Going Clear: Scientology, Hollywood, and the prison of belief by Lawrence Wright. It’s a history of Scientology from its inception to the present. Wright spoke to current and former Scientologists and delved into the history of L. Ron Hubbard to come up with a book that’s part biography and part expose. He pays particular attention of how Scientology has come to be so influential over powerful people in Hollywood. It’s scary and fascinating stuff, and I couldn’t put it down.

Mandy Swygart-Hobaugh
Here is Where: Discovering America’s Great Forgotten History by Andrew Carroll. It’s a nice, light history lesson combined with travel log: “chronicles Andrew Carroll’s incredible journey across the United States to find unmarked locations associated with extraordinary individuals and pivotal events in our nation’s history.” (from book’s site).

He spoke last fall at the Carter Center (Pat, my spouse, and I went) – really engaging and down-to-earth guy, and it’s totally reflected in his writing. When he signed our book, I told him how when ALA was in New Orleans I went to the spot where the 30-block Storyville red-light prostitution district used to be (no historical marker) and thought, “Well, here is where… [censored]” He got a kick out of it. And, heck, if you’re interested in learning more about Storyville, there are a few books in the library on that, too.

Jaclyn Werner
The Murder of Roger Ackroyd by Agatha Christie. Fussy Belgian detective Hercule Poirot investigates the murder of a well-respected pillar of a small-town community. The Murder of Roger Ackroyd frequently tops lists of greatest mystery novels of all time–and when you reach the ending, you’ll see why.


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Recent Research in Criminal Justice

Dr. Joshua Hinkle is an Assistant Professor in the Department of Criminal Justice at Georgia State University and an Affiliated Scholar for the Center for Evidence-Based Crime Policy at George Mason University. His research focuses on issues related to the effectiveness of police tactics in reducing crime and disorder and the impact of police tactics on targeted communities. In particular, his recent research has focused on hot spots and broken windows based policing tactics and their impacts on fear of crime, collective efficacy and police legitimacy. Other recent research has included testing the broken windows theory, studies of the methodologies used to measure disorder and fear of crime and randomized experimental evaluation methodology.  Here’s some of his research in those areas:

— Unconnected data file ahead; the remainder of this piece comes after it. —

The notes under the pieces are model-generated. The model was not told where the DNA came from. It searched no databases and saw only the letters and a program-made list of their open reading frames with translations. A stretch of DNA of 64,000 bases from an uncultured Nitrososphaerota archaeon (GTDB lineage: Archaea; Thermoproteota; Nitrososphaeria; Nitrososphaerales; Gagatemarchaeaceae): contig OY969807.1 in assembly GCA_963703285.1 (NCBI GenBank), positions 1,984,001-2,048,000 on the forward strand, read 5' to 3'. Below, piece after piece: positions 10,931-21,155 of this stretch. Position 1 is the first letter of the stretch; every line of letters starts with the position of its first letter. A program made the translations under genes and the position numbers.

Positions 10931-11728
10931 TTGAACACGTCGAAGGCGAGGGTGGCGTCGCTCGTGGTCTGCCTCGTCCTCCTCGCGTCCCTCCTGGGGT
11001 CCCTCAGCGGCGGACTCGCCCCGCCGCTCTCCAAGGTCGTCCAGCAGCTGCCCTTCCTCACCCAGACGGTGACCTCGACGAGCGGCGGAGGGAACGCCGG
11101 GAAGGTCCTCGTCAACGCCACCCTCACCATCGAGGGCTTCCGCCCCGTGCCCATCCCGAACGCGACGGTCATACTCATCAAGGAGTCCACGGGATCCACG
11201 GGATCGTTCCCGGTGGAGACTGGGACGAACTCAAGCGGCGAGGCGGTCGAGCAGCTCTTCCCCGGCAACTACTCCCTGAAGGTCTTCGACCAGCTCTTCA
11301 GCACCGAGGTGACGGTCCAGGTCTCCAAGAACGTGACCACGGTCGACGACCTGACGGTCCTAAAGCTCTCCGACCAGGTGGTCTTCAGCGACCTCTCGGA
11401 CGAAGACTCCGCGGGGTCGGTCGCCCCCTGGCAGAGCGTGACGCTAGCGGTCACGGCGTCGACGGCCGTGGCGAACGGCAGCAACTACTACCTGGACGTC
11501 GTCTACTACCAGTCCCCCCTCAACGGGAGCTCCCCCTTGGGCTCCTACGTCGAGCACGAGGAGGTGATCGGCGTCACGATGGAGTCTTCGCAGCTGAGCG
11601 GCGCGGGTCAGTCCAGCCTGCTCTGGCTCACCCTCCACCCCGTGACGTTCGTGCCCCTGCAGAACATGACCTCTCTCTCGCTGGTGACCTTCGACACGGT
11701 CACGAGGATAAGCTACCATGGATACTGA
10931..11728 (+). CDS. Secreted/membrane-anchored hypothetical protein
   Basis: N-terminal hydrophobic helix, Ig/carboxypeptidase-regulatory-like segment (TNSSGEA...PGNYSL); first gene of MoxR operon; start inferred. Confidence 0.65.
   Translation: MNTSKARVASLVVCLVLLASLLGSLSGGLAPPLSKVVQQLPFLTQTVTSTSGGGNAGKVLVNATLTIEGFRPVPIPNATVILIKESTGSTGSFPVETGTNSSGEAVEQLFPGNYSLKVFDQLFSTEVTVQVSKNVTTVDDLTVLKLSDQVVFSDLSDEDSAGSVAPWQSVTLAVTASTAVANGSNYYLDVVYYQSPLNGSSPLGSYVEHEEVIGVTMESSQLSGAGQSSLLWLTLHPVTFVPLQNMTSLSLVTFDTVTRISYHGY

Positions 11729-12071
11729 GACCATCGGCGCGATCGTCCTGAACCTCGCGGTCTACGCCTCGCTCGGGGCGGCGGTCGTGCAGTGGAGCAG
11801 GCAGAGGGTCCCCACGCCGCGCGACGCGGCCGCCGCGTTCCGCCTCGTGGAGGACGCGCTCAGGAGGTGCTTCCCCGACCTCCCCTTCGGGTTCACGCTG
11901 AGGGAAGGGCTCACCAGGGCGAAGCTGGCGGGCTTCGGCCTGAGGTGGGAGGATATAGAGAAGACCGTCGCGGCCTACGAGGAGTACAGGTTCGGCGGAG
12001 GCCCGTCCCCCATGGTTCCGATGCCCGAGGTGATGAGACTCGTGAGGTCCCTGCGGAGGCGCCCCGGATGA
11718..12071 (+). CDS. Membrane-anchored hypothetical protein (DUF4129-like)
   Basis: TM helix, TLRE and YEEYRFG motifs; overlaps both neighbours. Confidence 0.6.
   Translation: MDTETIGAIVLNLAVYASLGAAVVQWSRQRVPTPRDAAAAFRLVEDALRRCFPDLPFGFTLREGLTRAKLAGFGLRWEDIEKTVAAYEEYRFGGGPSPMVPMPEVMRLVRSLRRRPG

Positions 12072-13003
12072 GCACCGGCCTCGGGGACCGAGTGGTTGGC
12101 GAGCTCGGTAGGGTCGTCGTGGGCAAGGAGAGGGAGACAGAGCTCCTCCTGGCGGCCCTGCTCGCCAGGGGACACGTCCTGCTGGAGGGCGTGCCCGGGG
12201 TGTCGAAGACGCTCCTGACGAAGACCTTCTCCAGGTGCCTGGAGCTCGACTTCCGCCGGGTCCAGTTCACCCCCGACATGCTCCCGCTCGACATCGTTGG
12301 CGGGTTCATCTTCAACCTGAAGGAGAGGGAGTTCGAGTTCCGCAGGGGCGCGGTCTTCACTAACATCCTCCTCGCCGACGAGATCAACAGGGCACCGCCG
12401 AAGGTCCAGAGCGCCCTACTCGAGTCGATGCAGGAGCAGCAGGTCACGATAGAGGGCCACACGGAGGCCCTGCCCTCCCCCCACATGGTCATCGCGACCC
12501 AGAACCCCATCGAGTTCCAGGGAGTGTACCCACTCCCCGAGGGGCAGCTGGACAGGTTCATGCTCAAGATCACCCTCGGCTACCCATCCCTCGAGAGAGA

Hinkle, J. C. (2013). The relationship between disorder, perceived risk, and collective efficacy: A look into the indirect pathways of the broken windows thesisCriminal Justice Studies: A Critical Journal Of Crime, Law & Society, 26(4), 408-432.

Weisburd, D., & Hinkle, J. C. (2012). The importance of randomized experiments in
evaluating crime prevention. In Brandon C. Welsh and David P. Farrington (eds.), The Oxford Handbook on Crime Prevention  (pp. 446-465). New York: Oxford University Press.

Weisburd, D., Hinkle, J.C.,  Famega, C., & Ready, J. (2011). The possible “backfire” effects of hot spots policing: An experimental assessment of impacts on legitimacy, fear and collective efficacyJournal of Experimental Criminology, 7, 297-320.

Hinkle, J. C., & Weisburd, D. (2008). The irony of broken windows policing: A micro-place study of the relationship between disorder, focused police crackdowns and fear of crime. Journal of Criminal Justice, 36, 503-512.

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Recent Research by Gerontology Professor Morgan

GSU Gerontology Professor Jennifer Craft Morgan

GSU Gerontology Professor Jennifer Craft Morgan

Meet Professor Jennifer Craft Morgan, who joined the GSU Gerontology Institute in 2012.

According to her departmental profile, Dr. Morgan’s “research focuses on jobs and careers, attempting to understand how policy, population, workplace and individual level factors shape how work is experienced and how work is organized” and she “uses a life course perspective” in her research, “paying particular attention to issues of social stratification related to aging and gender.”  As well, she has been involved in several grant-funded research projects.

Check out some of Dr. Morgan’s recent publications:

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Recent Research by Gerontology Professor Mingo